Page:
Keeping in Touch
Visiting St Petersburg doesn't mean you have to lose contact with friends and family back home. It's never been easier to keep in touch while travelling, and Russia's big cities compare very well with all other international cities for the ease of which you can access phone and internet services. Below you will find some information to help you make phone calls, get online, and send parcels and packages if needed.
The Russian post office, Pochta Rossii, like many government-run postal services, comes in for a lot of criticism about the speed, efficiency and quality of its deliveries and services. Nevertheless it provides some important services to society in addition to the basic delivery of letters and parcels, such as pension payments, registration for migration purposes, sale of train tickets, and payment for community services such as water and electricity. Postal services to international locations can be subject to significant delays, so do not rely on standard mail if your letter/parcel is urgent. The post office's own EMS Post provides a supposedly speedier delivery service, or there are private sector alternatives (see below). There are around 300 Pochta Rossii branches in the city, but the best one for the traveller to use is probably the Central Post Office, where you can make international calls, send packages, get online, and get registered if staying at a private apartment. This branch is located at Pochtamtskaya ulitsa, 9 (suitably enough, Post Office Street!), and is open 24/7. For a detailed map of all branches around the city, consult Pochta Rossii's main website which provides an interactive map: Click to visit map of city post offices.
The easiest way to avoid sky-high roaming charges or hotel bills is to purchase a local SIM card upon arrival and use that in your existing mobile phone. If your phone is 'locked' by the manufacturer, then you should also be able to get it unlocked to accept a new SIM. The main three mobile phone operators - Beeline, MTS and Megafon - provide competitive services and have scores of stores and kiosks around the city (often near metro stations - try Sennaya ploschad). Russia's largest mobile phone merchant, Evroset, also has a large presence. GSM is the standard. You can add money at electronic monitors at these same stores commission-free, or from any of the electronic monitors you will see across the city, in the street, convenience stores and other locations for a small commission. There are domestic roaming charges however, so be aware that a SIM purchased in St Petersburg will be subject to higher fees if used outside the city, and you may wish to consider buying a second SIM in Moscow if you're headed there. As mentioned above, you can arrange to make long distance and international calls at most major post offices too. There are also still a few public phone boxes around.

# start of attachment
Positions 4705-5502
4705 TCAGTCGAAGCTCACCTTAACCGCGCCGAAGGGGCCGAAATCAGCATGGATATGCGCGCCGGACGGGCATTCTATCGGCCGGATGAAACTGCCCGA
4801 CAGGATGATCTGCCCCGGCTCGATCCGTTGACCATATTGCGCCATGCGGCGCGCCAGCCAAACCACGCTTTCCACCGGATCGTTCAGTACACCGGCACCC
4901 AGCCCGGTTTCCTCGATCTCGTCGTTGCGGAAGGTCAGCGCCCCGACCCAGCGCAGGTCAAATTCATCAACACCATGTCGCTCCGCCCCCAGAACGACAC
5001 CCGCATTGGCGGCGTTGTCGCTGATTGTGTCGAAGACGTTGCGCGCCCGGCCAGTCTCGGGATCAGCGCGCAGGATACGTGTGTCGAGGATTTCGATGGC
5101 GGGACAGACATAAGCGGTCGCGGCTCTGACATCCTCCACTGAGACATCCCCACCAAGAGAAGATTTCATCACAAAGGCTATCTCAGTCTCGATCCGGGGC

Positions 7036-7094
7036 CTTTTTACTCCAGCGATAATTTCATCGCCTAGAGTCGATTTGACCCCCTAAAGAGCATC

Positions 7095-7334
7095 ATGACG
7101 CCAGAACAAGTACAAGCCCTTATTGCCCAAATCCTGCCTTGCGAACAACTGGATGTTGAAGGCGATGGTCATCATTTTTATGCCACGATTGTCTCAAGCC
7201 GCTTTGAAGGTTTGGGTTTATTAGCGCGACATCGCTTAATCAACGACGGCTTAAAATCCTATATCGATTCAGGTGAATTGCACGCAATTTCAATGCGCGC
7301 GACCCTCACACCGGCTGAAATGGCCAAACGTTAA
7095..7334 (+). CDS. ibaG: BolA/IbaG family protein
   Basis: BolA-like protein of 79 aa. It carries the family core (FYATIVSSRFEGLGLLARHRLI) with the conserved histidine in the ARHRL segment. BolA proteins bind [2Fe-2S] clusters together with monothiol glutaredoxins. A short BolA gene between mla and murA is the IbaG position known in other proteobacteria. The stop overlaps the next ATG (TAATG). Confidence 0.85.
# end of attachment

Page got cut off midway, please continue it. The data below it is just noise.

Dialing numbers can be quite complex, so we've tried to simplify things here. You can add +7 (the international country code for Russia) to any 10-digit number to reach the number you need, but from inside Russia you might as well just dial 8 plus the 10-digit number. If you are dialing a number with the same 3-digit area code as the number from which you are calling, you can in theory just dial the 7-digit number (for example, between landlines in the same city).
Skype is now very popular in Russia (having been developed in Estonia by a team which included Russian software programmers), and is another alternative to regular phones.
Many first-time visitors to St Petersburg are surprised and delighted to discover that wifi access is provided free of charge in many of the cafes, bars, restaurants and hotels throughout the city center. Some may require registration or access code, but this is usually swift and painless. You may find a few cafes on Nevsky prospekt which charge RUB 100 for access, but these are usually cafes frequented by tourists and a quick walk down the block or around the corner will bring you to a place with free wifi access. There are also a number of internet cafes dotted around the city, and internet access is available at the larger post offices.
If you have urgent postal needs, a more reliable option than using the services of Pochta Rossii is using a private sector alternative. There are several big international firms which operate here, telephone numbers for their most central locations and are plotted on the map below. International companies tend to be expensive, a local option is WestPost which provides guaranteed next day to Moscow for RUB 400 for a standard A4 size envelope containing a few documents. Also recommended is Vosstaniya-1, located at - you guessed it - Vosstaniya ulitsa 1, and calls itself a digital copy center. Here you can get all sorts of printing, scanning, laminating etc done at a very reasonable price.
DHL (Click to visit DHL site)
Nevsky prospekt 10, St Petersburg
tel: + 7 812 326 6400
TNT Express (Click to visit TNT Express site)
Nevsky prospekt 34, Business Center 2nd floor, Office 2, St Petersburg
tel: +7 812 680 1368
UPS (Click to visit UBS site)
Voroshilova ulitsa 6, St Petersburg
tel: + 7 812 703 1650
Vosstaniya-1 (Click to visit site)
Vosstaniya ulitsa 1, St Petersburg
tel: + 7 812 719 9505
WestPost (Click to visit site)
Nevsky prospekt 86, St Petersburg
tel: +7 812 336 6352, + 7 812 275 0806